Today's New York Times refers to "the murky world of corporate arbitration, in which serious charges of misconduct are often settled behind closed doors." The case accuses parent of Kay Jewelers "of discriminating against women by denying them equal pay and promotional opportunities. The accusations of sexual harassment are included in statements employees made about pay and promotion disparities, and the accusers have sought to link the accusations to their wages."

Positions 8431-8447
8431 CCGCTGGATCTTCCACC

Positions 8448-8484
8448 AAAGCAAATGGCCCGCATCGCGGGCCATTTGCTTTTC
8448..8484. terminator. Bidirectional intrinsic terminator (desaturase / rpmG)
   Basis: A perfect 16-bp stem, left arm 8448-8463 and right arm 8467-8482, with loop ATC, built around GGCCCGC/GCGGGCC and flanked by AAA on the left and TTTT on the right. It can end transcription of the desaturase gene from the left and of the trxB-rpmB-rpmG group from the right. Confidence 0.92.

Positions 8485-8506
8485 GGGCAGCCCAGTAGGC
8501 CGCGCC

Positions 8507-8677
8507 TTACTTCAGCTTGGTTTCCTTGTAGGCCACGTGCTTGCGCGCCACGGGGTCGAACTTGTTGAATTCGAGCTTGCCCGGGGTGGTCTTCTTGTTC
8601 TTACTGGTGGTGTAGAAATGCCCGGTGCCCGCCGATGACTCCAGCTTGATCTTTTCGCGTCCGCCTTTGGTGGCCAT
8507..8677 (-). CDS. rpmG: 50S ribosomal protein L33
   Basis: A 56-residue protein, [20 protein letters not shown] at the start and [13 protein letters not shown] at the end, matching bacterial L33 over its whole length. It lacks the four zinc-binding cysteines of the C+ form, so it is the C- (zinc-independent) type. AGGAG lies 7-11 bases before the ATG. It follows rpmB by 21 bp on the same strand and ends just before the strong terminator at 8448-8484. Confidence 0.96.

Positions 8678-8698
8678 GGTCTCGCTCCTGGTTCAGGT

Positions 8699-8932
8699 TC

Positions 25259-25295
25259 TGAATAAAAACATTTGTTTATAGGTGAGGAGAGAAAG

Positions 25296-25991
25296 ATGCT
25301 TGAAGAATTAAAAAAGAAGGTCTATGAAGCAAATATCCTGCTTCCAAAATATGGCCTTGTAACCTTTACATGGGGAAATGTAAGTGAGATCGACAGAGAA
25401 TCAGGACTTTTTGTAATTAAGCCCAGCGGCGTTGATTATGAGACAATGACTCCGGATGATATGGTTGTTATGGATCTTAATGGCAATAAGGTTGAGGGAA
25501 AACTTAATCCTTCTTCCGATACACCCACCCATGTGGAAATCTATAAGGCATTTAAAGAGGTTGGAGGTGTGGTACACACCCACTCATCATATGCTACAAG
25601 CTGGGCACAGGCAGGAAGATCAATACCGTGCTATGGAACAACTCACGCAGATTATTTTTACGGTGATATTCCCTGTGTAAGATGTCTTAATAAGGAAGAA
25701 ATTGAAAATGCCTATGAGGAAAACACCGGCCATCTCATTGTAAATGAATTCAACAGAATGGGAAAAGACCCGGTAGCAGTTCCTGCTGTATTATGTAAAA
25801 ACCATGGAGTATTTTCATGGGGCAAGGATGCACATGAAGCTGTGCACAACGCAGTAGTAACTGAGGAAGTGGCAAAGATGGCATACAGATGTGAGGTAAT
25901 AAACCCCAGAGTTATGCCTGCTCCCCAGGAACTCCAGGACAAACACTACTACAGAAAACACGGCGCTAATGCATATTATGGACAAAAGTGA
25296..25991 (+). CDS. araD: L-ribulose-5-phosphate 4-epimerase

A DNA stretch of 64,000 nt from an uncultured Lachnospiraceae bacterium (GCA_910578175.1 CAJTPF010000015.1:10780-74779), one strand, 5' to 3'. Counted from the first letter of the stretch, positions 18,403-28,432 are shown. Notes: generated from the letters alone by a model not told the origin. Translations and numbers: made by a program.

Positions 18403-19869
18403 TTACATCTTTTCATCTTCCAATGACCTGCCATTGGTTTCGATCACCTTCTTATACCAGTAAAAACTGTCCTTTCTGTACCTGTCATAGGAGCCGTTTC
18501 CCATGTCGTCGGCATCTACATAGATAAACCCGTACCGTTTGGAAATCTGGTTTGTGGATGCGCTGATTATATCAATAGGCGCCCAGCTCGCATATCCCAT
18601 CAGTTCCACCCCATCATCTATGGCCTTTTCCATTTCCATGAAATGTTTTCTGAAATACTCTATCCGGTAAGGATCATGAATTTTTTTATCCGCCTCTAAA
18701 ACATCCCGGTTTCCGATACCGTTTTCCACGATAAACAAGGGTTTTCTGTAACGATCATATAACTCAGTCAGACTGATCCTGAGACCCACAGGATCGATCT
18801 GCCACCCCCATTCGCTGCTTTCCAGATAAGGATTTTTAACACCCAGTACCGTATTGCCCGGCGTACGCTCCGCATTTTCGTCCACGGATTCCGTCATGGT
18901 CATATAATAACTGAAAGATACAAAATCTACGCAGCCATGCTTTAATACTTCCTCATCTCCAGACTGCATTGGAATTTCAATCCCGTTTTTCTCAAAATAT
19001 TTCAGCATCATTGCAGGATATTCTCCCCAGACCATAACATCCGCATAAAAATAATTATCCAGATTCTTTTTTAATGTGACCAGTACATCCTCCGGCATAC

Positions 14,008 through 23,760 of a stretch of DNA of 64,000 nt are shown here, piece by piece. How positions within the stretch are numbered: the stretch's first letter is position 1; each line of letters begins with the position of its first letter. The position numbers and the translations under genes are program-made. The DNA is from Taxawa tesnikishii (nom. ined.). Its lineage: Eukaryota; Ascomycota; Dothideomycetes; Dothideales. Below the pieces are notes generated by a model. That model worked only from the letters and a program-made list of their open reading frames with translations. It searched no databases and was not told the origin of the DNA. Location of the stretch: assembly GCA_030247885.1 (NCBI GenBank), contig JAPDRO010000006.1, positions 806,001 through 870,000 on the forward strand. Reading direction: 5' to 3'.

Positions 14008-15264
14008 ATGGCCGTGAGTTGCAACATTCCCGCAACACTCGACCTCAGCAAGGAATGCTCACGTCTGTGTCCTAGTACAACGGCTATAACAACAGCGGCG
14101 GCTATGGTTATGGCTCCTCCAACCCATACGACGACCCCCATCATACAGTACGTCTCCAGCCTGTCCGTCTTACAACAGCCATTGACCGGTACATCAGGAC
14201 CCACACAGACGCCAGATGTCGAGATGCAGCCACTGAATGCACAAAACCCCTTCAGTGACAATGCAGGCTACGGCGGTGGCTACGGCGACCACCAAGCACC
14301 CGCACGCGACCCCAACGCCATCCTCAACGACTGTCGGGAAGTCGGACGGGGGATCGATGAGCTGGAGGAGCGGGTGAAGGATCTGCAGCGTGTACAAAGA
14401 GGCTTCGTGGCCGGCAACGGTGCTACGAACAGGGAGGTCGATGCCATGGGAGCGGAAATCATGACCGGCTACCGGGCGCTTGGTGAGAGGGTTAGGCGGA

University of Kansas Law Professor and arbitration expert Chris Drahozal gave me permission to add his point that "the arbitration rules in the Kay Jewelers arbitration agreement (National Arbitration and Mediation) are unusual in the U.S. In imposing a confidentiality obligation on the parties. By comparison, the AAA and JAMS rules impose a confidentiality obligation only on the arbitrator and the administrator. Under the AAA and JAMS rules, either party remains free to release any information about the arbitration (in the absence of a confidentiality order by the arbitrators) without consent of the other party."